Alright... part two was rather dull. Part three will be better, I promise!

Oh, wait, that's another one.

I promise the next chapter will be better!

Never say this, because nine times out of ten, it won't be.

Alter Ego
June 13th, 2008, 08:11 AM
Umm...thes, mind if I interject? :3

While I do agree with most of the points you've raised here, I do have a few small objections:

1. The pokéspeech thing? I seem to recall Gale having a rather eloquent chat with his Scizor which didn't just involve the trainer roughly "guessing" the meaning of his pokémon's words but actually completing the latter's sentence ("You are the shogun and I am just a humble ronin", I think the entire phrase went?). Not to be mean, but this makes your own comment on the learning of pokéspeech being "batty" sound slightly hypocritical.

2. The spiteful villain...it's not like it's an inviolable taboo that will immediately damn your story beyond the reach of all correction, you know. For some characters (usually antagonists) it is perfectly in-character to want to take vengeance on those who have humiliated them (take, for instance, Knight Rose from Midsummer Knights). The problem, as you pointed out, arises when everyone the hero meets seems to share these personality traits.

3. There's a danger of over-saviness here. Yes, all of these things you mentioned are clichés, and yes, they do tend to detract from the quality of the story, but sometimes you can actually get away with playing a cliché or two and still end up with an enjoyable fanfic. (A certain FFotM comes to mind here) If you avoid everything that you perceive as cliché like the plague you are essentially succumbing to a kind of inverse of the problem, which makes your story just as predictable and - arguably - boring as one that is pure cliché. (I.e. We know that the character will have a bad starting relationship with their starter, know that the defeated antagonist won't declare a vendetta against them, know that the character won't get their starter from the lab etc.) Personally, I think clichés are something that should be acknowledged, but only censored where they actually detract from the appeal of the story. If a clichéd villain works for a plot's purposes there's really no reason to shoehorn another one into its place.


Okay, yeah, enough picking on your writing. It's a good guide and an enjoyable read, and as someone who is currently still drafting up the first chapters of an OT I have to say that it's given me something to think about. Good job. ^^

Scarlet Weather
June 13th, 2008, 07:45 PM
Umm...thes, mind if I interject? :3

While I do agree with most of the points you've raised here, I do have a few small objections:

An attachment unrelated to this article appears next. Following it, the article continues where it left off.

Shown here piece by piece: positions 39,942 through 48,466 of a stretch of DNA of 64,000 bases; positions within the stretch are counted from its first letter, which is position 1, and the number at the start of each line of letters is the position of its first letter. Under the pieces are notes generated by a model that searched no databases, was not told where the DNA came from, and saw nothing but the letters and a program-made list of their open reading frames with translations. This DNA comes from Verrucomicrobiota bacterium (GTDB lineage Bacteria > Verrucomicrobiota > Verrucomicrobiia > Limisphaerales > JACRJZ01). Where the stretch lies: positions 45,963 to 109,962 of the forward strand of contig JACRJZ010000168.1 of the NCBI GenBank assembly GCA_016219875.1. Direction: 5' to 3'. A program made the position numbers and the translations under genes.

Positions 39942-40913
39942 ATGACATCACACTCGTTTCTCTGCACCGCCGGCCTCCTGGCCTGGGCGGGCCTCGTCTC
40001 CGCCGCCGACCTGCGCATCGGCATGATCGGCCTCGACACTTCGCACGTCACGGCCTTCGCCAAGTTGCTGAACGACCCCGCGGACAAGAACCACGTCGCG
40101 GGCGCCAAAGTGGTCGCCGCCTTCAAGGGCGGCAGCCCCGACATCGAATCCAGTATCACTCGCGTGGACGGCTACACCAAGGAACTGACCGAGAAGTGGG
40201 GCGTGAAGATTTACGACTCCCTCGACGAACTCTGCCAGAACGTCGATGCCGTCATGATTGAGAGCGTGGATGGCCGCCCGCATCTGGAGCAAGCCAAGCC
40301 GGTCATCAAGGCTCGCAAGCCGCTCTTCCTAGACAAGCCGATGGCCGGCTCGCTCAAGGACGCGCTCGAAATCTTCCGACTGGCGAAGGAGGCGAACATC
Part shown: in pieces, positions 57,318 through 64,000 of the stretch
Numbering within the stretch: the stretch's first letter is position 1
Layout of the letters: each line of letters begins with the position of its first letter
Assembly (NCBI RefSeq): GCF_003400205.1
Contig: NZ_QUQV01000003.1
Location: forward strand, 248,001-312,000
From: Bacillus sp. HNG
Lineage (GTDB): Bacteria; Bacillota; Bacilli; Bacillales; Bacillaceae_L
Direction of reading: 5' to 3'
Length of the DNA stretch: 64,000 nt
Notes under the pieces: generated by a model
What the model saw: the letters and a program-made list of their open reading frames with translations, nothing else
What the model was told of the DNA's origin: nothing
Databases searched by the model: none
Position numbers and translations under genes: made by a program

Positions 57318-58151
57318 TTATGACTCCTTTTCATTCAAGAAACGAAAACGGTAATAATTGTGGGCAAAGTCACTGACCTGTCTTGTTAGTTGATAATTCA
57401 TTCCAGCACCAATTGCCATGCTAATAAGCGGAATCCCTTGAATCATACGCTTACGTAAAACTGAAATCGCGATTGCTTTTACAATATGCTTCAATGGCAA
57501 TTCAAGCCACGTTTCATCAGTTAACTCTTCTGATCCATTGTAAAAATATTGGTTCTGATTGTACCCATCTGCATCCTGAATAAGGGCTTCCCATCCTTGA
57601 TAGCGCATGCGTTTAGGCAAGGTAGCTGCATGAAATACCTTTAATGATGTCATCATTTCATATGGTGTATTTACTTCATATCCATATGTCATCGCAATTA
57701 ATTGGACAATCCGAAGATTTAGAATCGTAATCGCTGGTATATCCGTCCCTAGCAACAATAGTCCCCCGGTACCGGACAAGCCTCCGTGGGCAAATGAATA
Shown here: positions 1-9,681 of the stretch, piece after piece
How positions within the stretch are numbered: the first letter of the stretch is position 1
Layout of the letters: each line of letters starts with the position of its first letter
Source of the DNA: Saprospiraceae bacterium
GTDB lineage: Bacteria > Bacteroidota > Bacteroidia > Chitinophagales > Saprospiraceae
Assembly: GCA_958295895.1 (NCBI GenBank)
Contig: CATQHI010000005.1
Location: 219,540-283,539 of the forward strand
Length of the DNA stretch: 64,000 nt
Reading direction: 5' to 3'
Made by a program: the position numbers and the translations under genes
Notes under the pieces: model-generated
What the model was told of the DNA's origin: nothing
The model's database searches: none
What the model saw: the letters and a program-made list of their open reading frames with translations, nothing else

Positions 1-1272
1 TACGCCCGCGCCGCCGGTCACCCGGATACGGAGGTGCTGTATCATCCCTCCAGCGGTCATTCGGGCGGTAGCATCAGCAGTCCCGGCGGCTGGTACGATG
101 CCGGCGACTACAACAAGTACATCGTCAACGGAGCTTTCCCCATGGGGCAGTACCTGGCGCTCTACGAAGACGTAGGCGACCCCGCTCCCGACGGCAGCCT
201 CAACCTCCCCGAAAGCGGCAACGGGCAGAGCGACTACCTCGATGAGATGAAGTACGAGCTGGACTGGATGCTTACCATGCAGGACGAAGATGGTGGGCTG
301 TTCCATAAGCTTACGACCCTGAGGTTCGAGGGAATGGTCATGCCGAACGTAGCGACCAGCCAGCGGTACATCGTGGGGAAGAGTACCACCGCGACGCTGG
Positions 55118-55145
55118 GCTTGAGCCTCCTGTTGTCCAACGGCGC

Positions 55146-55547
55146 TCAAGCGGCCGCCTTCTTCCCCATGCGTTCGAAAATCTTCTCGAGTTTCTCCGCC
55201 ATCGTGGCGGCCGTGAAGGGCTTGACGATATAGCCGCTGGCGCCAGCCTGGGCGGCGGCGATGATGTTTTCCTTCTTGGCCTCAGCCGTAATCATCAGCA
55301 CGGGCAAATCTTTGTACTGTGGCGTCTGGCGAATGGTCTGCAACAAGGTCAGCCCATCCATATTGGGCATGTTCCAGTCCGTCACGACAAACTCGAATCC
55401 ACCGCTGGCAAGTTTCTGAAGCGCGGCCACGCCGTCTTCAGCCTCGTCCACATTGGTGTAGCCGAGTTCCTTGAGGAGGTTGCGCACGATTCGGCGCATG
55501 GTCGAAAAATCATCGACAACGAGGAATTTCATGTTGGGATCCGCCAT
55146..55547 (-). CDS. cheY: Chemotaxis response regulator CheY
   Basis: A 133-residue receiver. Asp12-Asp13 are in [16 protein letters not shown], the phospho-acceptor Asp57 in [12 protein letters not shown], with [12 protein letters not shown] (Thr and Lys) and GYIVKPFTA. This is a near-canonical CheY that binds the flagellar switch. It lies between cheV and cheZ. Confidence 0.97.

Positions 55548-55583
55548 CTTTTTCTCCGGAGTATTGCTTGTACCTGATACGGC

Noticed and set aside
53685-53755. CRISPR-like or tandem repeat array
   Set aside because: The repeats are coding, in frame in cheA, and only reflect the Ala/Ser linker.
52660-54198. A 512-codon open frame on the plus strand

1. The pokéspeech thing? I seem to recall Gale having a rather eloquent chat with his Scizor which didn't just involve the trainer roughly "guessing" the meaning of his pokémon's words but actually completing the latter's sentence ("You are the shogun and I am just a humble ronin", I think the entire phrase went?). Not to be mean, but this makes your own comment on the learning of pokéspeech being "batty" sound slightly hypocritical.

2. The spiteful villain...it's not like it's an inviolable taboo that will immediately damn your story beyond the reach of all correction, you know. For some characters (usually antagonists) it is perfectly in-character to want to take vengeance on those who have humiliated them (take, for instance, Knight Rose from Midsummer Knights). The problem, as you pointed out, arises when everyone the hero meets seems to share these personality traits.

3. There's a danger of over-saviness here. Yes, all of these things you mentioned are clichés, and yes, they do tend to detract from the quality of the story, but sometimes you can actually get away with playing a cliché or two and still end up with an enjoyable fanfic. (A certain FFotM comes to mind here) If you avoid everything that you perceive as cliché like the plague you are essentially succumbing to a kind of inverse of the problem, which makes your story just as predictable and - arguably - boring as one that is pure cliché. (I.e. We know that the character will have a bad starting relationship with their starter, know that the defeated antagonist won't declare a vendetta against them, know that the character won't get their starter from the lab etc.) Personally, I think clichés are something that should be acknowledged, but only censored where they actually detract from the appeal of the story. If a clichéd villain works for a plot's purposes there's really no reason to shoehorn another one into its place.


Okay, yeah, enough picking on your writing. It's a good guide and an enjoyable read, and as someone who is currently still drafting up the first chapters of an OT I have to say that it's given me something to think about. Good job. ^^

Oh, you're still here? Well, you can just bugger off. XD

Hmm... I do have three responses to your three nitpicks, and I'm glad you brought them up.

1. In "Thief in the Night", so far, Gale's "Pokespeech" translation has not been explained. However, I will say without giving too much away that the translations of Pokespeech given in "Thief in the Night" are what Gale perceives his Pokemon to be saying, not necessarily direct translations of what's being said. (It would also explain why Laertes referred to Gale as his "Shogun" in that sentence and Gale then called him a "Ronin", or samurai without a master. 0.o) And now you've gone and made me spoil a little bit of the exposition I had planned for chapter three, dang you. >.<

2. Couldn't agree more. "Defeat=Friendship" and "Defeat=Assasination" were about mass reactions of love or animosity as opposed to ones explainable by certain characters. Besides, in the fanfic you've mentioned, the situation adequately explains why everyone Viola defeats would be out to get her.